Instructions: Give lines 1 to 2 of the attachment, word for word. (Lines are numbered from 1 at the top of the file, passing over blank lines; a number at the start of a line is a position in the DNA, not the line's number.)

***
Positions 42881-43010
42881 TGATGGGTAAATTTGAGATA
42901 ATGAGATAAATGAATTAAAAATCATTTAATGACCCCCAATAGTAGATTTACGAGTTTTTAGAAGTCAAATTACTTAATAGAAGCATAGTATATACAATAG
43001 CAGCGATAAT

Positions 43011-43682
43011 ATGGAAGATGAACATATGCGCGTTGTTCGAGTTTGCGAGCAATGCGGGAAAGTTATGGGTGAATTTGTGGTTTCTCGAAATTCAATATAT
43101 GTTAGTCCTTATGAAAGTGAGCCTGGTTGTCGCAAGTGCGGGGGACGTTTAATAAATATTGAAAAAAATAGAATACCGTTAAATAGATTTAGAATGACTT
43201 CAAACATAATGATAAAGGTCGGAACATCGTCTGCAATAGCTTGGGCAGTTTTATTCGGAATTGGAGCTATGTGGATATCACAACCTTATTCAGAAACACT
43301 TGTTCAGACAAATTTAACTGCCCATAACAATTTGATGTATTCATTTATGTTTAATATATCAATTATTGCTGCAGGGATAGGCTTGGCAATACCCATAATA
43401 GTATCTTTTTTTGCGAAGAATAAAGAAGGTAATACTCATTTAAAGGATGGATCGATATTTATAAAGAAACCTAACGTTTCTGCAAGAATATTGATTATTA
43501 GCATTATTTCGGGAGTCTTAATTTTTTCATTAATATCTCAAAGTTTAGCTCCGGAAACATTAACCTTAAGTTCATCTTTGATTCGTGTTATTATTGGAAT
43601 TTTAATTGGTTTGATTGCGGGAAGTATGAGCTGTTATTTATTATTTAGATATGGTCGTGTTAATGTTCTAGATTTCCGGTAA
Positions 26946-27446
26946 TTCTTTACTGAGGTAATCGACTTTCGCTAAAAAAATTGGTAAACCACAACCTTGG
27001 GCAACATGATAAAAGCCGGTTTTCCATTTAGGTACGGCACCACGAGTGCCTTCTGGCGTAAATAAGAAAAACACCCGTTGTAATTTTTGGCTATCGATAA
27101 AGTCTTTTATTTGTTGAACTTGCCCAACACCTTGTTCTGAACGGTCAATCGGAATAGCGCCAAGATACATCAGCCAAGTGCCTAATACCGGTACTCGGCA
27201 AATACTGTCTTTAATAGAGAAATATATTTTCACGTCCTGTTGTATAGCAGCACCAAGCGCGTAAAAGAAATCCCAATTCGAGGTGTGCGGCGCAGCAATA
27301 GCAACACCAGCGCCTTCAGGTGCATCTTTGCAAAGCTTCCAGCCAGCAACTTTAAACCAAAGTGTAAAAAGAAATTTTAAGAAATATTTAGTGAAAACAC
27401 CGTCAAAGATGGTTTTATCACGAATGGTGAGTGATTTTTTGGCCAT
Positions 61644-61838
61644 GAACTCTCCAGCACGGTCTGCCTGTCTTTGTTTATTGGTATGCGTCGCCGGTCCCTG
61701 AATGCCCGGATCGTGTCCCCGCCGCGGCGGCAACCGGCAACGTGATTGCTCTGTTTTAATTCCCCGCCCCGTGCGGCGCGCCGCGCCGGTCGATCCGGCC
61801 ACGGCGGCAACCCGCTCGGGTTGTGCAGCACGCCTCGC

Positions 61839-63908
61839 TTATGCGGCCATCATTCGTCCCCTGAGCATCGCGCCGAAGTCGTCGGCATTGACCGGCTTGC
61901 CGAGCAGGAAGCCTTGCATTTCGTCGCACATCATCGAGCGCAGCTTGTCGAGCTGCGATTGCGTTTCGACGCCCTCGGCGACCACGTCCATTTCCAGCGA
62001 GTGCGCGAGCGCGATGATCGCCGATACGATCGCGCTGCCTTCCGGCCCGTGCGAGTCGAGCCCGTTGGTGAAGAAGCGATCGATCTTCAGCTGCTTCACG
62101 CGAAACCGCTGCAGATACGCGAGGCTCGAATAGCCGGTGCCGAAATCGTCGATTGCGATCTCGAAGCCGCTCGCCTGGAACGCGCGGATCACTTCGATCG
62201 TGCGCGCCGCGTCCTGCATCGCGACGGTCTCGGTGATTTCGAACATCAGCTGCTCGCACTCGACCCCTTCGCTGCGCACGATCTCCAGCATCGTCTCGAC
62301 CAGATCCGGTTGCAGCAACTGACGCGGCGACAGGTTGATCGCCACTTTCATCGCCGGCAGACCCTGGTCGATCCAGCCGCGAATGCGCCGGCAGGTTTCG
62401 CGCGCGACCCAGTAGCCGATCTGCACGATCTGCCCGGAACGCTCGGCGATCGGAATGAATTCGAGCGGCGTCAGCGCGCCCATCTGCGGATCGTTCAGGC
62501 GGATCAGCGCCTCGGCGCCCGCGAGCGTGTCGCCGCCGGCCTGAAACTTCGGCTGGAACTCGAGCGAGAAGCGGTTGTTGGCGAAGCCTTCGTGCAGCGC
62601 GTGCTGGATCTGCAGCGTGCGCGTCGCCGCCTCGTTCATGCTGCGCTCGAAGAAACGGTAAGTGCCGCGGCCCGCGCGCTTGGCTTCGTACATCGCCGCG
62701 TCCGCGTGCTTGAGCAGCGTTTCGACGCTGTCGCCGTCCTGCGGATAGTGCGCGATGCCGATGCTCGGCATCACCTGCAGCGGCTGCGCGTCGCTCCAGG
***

Positions 42881-43010
42881 TGATGGGTAAATTTGAGATA